Dog Forum banner

1 - 20 of 41 Posts

·
Registered
Joined
·
21 Posts
Discussion Starter #1
Hello everyone! Hope you all are doing well.
I'm new here, and this is my first post... Okay, so I've been considering getting a dog. I've owned cats all my life, and I have no prior experience in raising a dog. I'm researching that and asking my vet about it (so I currently have an idea on the matter), but I'd like to have some input from dog owners in this forum. I'm taking this very seriously so that I'll be fully ready and won't make the wrong decision and act rashly before having the dog...
I'm looking for a dog breed that would be suitable for my calm temperament in that it won't be extremely hyperactive and noisy. I have two cats, so it's preferable that it can tolerate them (I don't need them to become friends, I just want them not to fight all day). I don't expect it to be easy to train, but I prefer that it won't be too stubborn, but I'm willing to put in the time and effort for training and exercising/walking. I currently live in a relatively large house with a front-yard and a large backyard, so the dog would have plenty of room to run around and play. (Of course I'll walk the dog outside of my house). I also might live in an apartment from time to time so it needs to be adaptable to such a small environment. I'm leaning toward a small size because I think it would be too much to own a large sized dog as a first time dog owner. The major issue is that I won't be able to be physically with the dog all day when I'm living in the apartment (I'll be away for the amount of time of a work day and will be with it during the rest of day including the nights and weekends). Maybe this will severely limit the chances of my ability to have a dog, but if something works I'm very willing to go for it. I'm studying my situation carefully, and I will not get a dog if I decide that it's not what's best for it.
I'm really interested in the Cavalier King Charles Spaniel breed because I hear they don't mind living in an apartment and are cuddly and only bark when necessary. I've also been suggested to look into French Bulldog, Miniature Schnauzer, and Shih Tzu. (In the order of my preference).
I think you dog owners are great people, and hopefully I'll join this community soon.
Thanks!
 

·
Super Moderator
Joined
·
2,444 Posts
The walking would be an issue, would you be able to get a dog walker to call in during the day and take your dog out? Otherwise I'd have to say think again.

To anyone asking like this I also suggest that for the next month, go for two hour-long walks a day - without fail and regardless of the weather. Do one in the morning before work and one in the afternoon after work. And straight home after work, no socialising, shopping, gym etc. This will give you a better appreciation of the commitment you would be making.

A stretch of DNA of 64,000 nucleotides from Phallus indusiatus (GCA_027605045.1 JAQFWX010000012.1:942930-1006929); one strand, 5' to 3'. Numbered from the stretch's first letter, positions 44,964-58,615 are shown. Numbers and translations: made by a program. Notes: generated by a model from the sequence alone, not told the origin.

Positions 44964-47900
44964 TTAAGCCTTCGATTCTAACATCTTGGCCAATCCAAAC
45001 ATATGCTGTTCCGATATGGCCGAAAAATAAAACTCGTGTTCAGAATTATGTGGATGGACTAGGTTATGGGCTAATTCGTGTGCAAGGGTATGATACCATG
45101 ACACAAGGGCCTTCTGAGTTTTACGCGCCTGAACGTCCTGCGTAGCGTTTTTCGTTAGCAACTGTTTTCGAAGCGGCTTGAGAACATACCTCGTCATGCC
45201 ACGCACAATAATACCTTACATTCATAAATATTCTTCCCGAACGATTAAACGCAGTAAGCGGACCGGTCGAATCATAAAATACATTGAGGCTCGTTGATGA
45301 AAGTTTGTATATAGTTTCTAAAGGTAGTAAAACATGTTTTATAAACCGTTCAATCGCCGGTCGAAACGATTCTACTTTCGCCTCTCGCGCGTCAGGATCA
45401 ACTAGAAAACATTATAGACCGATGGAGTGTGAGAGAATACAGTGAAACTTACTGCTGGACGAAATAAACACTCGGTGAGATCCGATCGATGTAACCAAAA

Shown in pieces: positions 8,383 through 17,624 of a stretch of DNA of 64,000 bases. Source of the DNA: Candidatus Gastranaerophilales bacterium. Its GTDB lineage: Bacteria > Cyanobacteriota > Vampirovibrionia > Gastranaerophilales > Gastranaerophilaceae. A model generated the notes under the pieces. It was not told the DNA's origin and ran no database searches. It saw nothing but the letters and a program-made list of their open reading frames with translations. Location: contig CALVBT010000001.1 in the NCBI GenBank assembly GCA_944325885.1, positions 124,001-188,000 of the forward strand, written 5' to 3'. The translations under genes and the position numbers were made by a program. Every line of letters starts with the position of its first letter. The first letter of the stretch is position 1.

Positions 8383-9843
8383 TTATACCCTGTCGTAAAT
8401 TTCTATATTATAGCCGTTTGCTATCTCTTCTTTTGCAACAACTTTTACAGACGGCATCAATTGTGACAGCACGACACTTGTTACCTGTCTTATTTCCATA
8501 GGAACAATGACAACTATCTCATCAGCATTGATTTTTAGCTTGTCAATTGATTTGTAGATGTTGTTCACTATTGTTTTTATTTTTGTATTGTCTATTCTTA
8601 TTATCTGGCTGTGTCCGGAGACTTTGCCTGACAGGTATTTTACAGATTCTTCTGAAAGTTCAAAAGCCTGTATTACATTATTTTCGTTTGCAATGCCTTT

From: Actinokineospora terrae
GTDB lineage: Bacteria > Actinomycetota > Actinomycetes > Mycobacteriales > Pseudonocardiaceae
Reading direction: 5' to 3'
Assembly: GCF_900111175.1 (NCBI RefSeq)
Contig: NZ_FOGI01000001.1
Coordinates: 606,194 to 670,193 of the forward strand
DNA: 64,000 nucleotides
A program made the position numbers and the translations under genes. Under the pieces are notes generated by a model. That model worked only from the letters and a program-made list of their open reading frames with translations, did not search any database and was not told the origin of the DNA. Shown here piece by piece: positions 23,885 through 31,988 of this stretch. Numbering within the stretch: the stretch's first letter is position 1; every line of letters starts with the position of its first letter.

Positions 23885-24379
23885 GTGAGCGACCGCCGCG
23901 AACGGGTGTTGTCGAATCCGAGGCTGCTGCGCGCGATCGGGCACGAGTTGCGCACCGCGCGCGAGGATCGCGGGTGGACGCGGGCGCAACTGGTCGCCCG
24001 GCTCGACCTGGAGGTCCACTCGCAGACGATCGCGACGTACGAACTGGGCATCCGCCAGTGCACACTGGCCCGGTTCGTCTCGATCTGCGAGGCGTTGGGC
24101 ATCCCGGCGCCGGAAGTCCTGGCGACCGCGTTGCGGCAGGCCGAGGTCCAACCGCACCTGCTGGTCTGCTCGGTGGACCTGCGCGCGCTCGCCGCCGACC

Of the breeds you mention, Cavaliers can have a lot of health problems with their hearts and a nasty, painful condition called Syringomyelia. So getting a puppy from parents who were both tested and shown to be clear of these things would be important. Lovely as they are, I'd never get a cav because I couldn't bear the pain of having one that got unwell at a young age.

French bulldogs also can have a lot of health problems resulting from the shortened snouts, not just related to breathing but also related to their mouth and dentition. The corkscrew tail can also cause spinal problems. And, as they are so popular they are targeted by puppy farmers so you need to be extremely careful if you are trying to find one.
 

·
Registered
Joined
·
21 Posts
Discussion Starter #3
Thank you @JoanneF for your helpful response.
At this point in time, I can't guarantee that I'll be able find a dog walker, however people hire dog walkers around the area where my apartment would be, so I may have a chance to find one.
The health issues that may be present with the CKCS and FB are making me hesitant to get either, but their temperaments and tolerance to apartments are making me consider them still.
I don't know if Miniature Schnauzer and Shih Tzu have less health problems in which case they could be a better fit?
 

·
Super Moderator
Joined
·
2,444 Posts
I'd say not as much so as your first two breeds (which is why I didn't add anything). But honestly, behavioural problems would be a concern with any dog left alone all day. Dogs are social creatures, it isn't just about the exercise; it's about the company and mental stimulation too. If you can't get a dog walker, don't get a dog.
 

·
Registered
Joined
·
21 Posts
Discussion Starter #5
Is it possible to leave the dog with many toys while I'm away so that it can get some sort of stimulation and not feel bored? In case I couldn't find a dog walker, I'm thinking that I could keep the dog at my house where my family lives. I'll be able to visit frequently and be all day with it during the weekends, but I'm not sure if the dog would like my absence... (unless he gets too attached to one of my family members)?